In 1948, Building contractor, and Yankees team owner, Del E. Webb (1899-1974) broke ground on the first large-scale housing development in Tucson, Arizona (Stewart E4). Pueblo Gardens, as the subdivision was named, was to include 3,000 homes, making it the largest housing development between Dallas and Los Angeles (Graham 12A). Tucson real estate pioneer Roy P. Drachman (1906-2002) sold the land for the project to Webb and managed the sales of the homes (Walker 1E).
There were six models initially offered, ranging from $5,000. for a one bedroom home to a three bedroom home for $8,000 (“Tucson Developer”). The modestly priced houses were attractive to Air Force families and WWII veterans, such as Joanne and Perry Baker, the first family to purchase a home in the neighborhood (Graham, “Hope Blooms” 1A).
The Pueblo Garden subdivision was the first in Tucson to feature wood-frame construction rather than masonry (Stewart E4). Architects Paul R. Williams and A. Quincy Jones Jr. included other architectural innovations, such as window walls, wide overhangs and sloping ceilings to visually enlarge the rooms (“Products for Better Living” 153). Outdoor patio walls continued into the house, becoming living room walls to blur the distinction between indoor and outdoor spaces (“Tucson Developer”).
The neighborhood is designed as a grid, but within a triangular piece of land. The diagonal perimeter roads were dubbed ‘Stravenues’ rather than ‘streets’ or ‘avenues’ and that is how their signage reads to this day (Stewart E4). Houses were sited on lots with varying setbacks and to orient with the path of the sun. Exteriors were California redwood combined with plywood or stucco painted with bright desert colors. Jones developed an overall landscaping plan including planting Eucalyptus for wind and light control, olive trees for shade and oleander to control dust (McLain 33). Webb also included plans for a $2.5 million neighborhood one-stop shopping center, Pueblo Plaza, also designed by A. Quincy Jones (Walker E1).
Unfortunately, poor sales of the homes limited the development to 750 homes. After selling 170 homes, Drachman bought the rest from Webb. He lowered the prices, but ended up turning over 300 over the unsold units to the Federal Housing Administration. Plans for sidewalks, streetlamps and sewers were abandoned (Walker E1). In a draft for her Tucson Post WWII Context Study (2007), Abele noted that the first post-war boom peaked in 1948. A brief local recession occurred in 1950 with the closure of the Consolidated-Vultee Aircraft Corporation plant (Abele, 22). Jim Turner, of the Arizona Historical Society offered several other explanations for the failure of Pueblo Gardens. “ Builders worked like crazy to catch up with the demand, starting in 1946. I bet that by 1950 they pretty much caught up with the shortage demand.” There was also a shift from development of the south-side to the east-side of Tucson. Finally, “Del Webb may have overextended himself, as he had lots of projects in Phoenix and Las Vegas in those days.” (Turner).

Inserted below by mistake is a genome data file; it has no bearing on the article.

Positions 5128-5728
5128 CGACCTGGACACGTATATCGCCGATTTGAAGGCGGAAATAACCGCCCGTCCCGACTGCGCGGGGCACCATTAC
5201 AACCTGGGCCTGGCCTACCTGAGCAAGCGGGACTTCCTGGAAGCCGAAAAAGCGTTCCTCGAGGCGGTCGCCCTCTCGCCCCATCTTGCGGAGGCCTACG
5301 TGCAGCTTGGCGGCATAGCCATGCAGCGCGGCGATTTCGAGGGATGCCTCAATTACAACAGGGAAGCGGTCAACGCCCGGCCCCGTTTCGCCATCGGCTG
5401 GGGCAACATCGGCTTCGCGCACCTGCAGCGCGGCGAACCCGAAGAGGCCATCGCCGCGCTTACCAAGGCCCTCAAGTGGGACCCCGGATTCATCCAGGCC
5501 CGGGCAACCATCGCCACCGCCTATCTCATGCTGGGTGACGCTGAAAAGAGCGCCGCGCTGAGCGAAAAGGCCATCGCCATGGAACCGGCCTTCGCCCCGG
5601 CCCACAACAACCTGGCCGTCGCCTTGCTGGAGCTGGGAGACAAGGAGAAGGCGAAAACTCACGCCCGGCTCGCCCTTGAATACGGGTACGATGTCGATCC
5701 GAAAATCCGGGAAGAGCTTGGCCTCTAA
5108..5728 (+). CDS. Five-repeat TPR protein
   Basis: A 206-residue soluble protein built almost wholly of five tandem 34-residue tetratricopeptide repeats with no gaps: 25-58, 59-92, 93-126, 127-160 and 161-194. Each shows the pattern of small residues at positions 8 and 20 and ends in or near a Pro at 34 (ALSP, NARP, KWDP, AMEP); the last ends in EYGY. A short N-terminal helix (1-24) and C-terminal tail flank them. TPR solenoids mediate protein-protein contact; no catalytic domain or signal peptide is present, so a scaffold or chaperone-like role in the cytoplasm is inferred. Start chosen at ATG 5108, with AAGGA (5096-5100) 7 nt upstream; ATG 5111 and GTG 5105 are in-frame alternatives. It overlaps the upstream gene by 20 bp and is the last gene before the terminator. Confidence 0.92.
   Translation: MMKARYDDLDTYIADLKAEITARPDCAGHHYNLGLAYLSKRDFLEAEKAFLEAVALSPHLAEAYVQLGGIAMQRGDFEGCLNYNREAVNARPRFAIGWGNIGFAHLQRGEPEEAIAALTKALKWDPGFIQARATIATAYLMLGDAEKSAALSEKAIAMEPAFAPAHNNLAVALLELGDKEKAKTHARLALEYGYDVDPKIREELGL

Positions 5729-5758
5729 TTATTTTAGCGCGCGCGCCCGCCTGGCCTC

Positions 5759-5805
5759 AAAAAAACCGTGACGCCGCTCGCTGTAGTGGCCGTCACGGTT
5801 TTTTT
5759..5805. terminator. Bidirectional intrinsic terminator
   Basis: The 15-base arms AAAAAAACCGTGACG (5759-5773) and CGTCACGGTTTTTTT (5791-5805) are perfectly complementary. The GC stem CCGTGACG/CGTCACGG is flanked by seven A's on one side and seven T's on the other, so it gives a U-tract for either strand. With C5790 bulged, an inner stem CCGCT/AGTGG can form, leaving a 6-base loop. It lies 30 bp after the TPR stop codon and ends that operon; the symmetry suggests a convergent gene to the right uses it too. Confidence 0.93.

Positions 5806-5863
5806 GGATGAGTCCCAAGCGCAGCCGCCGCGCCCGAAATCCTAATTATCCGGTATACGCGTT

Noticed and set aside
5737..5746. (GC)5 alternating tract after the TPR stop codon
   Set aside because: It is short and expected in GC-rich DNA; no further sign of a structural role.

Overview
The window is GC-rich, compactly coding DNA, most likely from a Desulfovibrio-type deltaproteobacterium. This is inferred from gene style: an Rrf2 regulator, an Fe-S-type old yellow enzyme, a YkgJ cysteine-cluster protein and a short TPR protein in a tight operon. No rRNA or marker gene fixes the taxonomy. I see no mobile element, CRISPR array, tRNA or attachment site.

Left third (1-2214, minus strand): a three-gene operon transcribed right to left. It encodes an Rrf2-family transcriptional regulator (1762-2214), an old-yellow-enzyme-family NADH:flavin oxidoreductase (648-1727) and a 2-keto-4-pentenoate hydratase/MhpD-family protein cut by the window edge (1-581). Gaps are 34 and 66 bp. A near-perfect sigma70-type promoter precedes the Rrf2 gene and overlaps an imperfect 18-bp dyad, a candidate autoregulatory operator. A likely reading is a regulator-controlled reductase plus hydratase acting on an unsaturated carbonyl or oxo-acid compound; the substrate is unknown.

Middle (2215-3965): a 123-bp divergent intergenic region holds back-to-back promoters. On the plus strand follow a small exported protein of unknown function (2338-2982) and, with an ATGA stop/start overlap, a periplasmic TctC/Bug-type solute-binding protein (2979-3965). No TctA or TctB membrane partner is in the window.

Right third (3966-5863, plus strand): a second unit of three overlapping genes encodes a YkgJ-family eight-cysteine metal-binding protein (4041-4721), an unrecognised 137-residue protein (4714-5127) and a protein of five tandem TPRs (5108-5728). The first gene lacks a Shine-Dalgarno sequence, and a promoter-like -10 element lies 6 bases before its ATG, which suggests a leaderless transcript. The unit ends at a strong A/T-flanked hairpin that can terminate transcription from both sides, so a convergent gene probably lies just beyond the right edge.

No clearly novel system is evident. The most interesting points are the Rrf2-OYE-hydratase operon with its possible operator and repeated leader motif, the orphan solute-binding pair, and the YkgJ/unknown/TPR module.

In 2002, Willie Bean, a longtime resident of Pueblo Gardens, led an effort to have the neighborhood placed on the National Register for Historic Places. Plans were made to circulate questionnaires to gauge interest in the neighborhood as well as to make a preliminary evaluation of the integrity of the homes.
Still, even without NRHP listing, the community has demonstrated an appreciation for its history. The neighborhood boasts of having the city’s first, and oldest neighborhood association in existence (Christopher). Like Levittown, the neighborhood held a celebration and parade for the 50th anniversary of its founding. Past Neighborhood Association president James Christopher still has the commemorative postal cancellation stamp designed for the occasion by children at the local school, although he is equally proud of the neighborhood’s annual Martin Luther King breakfast. Ironically, the original deed restrictions for Pueblo Gardens limited the purchase or occupation of the homes to persons of “…white or Caucasian race” (Webb, 1, 323).
Pueblo Gardens was one of 311 new developments started in Tucson, AZ during the post WWII period from 1945 to 1973 (Abele 21). After abandoning Pueblo Gardens unfinished, Del Webb went on to become one of the most successful development companies in the Southwestern United States. The character of Pueblo Gardens changed in the 1970’s as original owners moved out or put them up for rent. According to the 1990 census, 31.8 percent of the homes had become renter occupied units.
Why does one neighborhood remain as built, one change and grow, and a third deteriorate? Economics. Del Webb may have misjudged demand or been at the mercy of a fluctuating economy when he began Pueblo Gardens, and time has not been kind to the neighborhood. In The same economic issues are determining factors in the preservation of post-World War II suburbs. Preservation begins at the local level. In Pueblo Gardens, the residents have other priorities: “We fought for sidewalks, for curbs and street lights. We never gave up. We had to fight for our children,” said original homeowner Joanne Baker Graham 12A).